Monday, February 21, 2005

Is ontology overrated?

Clay Shirky has a session at the upcoming March 14-17, 2005 O'Reilly Emerging Technology Conference on the topic "Ontology is Overrated: Links, Tags, and Post-hoc Metadata". He argues that ontology was needed for physical books (the infamous card catalog) simply to keep track of the books, but with modern technology such a catalog is even more difficult to maintain and simply adds little if any value. As he says:
As we have learned from the Web, when data is decoupled from physical presence, it is fluid enough to be grouped differently by different readers, and on different days. The Web's main virtue, in handling data, is to transmute organization from an a priori, content-based judgment to one that can be ad hoc, context-based, socially embedded, and constantly altered. The Web frees us from needing to argue about whether The Book of 5 Rings "is" a business book or a primer on war--it is plainly both, and not only are we freed from making that judgment firmly or in advance, we are freed from needing to make it explicit at all.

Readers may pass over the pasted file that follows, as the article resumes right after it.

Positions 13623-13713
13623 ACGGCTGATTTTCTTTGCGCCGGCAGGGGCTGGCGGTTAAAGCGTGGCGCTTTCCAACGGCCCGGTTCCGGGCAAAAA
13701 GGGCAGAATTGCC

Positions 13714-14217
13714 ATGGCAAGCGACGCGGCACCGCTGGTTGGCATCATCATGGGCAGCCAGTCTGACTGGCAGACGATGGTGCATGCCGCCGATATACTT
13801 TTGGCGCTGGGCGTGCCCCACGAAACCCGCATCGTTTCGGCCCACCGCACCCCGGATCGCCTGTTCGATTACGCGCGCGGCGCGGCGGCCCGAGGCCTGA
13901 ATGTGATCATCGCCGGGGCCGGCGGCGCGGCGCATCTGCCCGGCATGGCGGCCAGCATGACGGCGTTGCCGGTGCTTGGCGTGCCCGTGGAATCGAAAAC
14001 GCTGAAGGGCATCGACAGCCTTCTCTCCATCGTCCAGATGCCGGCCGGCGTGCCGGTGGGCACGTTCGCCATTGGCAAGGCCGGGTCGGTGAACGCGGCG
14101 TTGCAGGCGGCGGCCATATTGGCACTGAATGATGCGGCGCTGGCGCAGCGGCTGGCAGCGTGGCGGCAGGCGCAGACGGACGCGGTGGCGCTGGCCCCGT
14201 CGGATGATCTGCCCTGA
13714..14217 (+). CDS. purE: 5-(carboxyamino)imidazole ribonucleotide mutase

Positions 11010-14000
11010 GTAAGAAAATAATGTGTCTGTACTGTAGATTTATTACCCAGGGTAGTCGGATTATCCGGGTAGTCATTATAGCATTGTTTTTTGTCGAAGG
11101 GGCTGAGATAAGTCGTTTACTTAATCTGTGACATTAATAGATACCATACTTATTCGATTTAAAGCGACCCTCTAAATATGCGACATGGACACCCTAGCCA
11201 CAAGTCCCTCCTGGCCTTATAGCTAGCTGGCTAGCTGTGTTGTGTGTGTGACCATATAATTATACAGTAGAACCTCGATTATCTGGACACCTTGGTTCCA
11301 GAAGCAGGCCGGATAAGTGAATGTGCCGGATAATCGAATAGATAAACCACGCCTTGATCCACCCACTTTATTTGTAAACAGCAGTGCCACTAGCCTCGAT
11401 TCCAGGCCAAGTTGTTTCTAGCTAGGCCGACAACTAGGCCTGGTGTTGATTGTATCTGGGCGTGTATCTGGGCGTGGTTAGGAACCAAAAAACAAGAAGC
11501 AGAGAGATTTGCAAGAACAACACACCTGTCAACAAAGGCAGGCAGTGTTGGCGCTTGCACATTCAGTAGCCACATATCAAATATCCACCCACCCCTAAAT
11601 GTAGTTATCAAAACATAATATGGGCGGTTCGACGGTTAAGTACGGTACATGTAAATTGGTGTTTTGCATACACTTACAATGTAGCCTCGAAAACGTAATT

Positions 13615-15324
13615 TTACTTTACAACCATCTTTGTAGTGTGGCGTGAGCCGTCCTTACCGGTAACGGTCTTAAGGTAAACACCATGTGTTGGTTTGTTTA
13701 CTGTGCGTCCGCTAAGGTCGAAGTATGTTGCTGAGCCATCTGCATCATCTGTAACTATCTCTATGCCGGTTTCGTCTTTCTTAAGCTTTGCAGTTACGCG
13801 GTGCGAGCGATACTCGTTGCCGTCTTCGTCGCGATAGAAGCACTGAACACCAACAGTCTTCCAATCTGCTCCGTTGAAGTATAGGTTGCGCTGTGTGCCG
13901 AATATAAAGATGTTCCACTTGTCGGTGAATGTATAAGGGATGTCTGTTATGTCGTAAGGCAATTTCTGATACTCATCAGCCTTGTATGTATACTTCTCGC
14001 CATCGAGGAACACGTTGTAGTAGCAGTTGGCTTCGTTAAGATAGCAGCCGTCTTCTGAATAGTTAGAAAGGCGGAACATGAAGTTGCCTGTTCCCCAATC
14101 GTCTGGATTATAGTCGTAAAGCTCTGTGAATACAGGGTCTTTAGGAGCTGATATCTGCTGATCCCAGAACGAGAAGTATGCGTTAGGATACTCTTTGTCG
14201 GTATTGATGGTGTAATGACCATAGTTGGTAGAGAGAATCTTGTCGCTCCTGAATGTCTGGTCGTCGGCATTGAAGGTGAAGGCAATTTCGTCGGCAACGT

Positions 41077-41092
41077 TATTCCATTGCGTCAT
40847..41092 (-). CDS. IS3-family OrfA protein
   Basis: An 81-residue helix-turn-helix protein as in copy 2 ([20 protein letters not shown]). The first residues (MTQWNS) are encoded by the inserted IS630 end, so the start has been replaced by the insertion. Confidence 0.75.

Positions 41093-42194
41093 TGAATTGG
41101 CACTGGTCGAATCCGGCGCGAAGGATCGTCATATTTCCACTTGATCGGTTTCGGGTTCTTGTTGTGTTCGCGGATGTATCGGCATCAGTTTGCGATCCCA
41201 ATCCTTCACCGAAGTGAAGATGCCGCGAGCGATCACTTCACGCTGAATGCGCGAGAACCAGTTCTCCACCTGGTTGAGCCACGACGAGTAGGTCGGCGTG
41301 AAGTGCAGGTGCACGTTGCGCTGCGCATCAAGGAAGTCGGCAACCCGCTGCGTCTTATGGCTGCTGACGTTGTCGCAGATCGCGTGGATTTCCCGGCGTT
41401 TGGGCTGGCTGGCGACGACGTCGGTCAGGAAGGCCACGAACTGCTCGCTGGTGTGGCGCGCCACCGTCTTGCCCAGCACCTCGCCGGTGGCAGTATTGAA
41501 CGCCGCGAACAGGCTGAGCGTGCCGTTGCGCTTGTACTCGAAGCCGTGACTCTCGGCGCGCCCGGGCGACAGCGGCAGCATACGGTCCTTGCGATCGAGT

He does have some good points, but I still suspect that ontology does have some relevance to the web of the future. It may simply be that ontologies really belong to the realm of active software agents and that ontologies will be used in more of a dynamic matching mode rather than the kind of author-driven static tagging that Shirky argues against. In other words, it would be better to use data mining tools to dynamically classify content, especially since our classification strategies will evolve over time.

So, I think I would retitle the topic as "Ontology: Misused".

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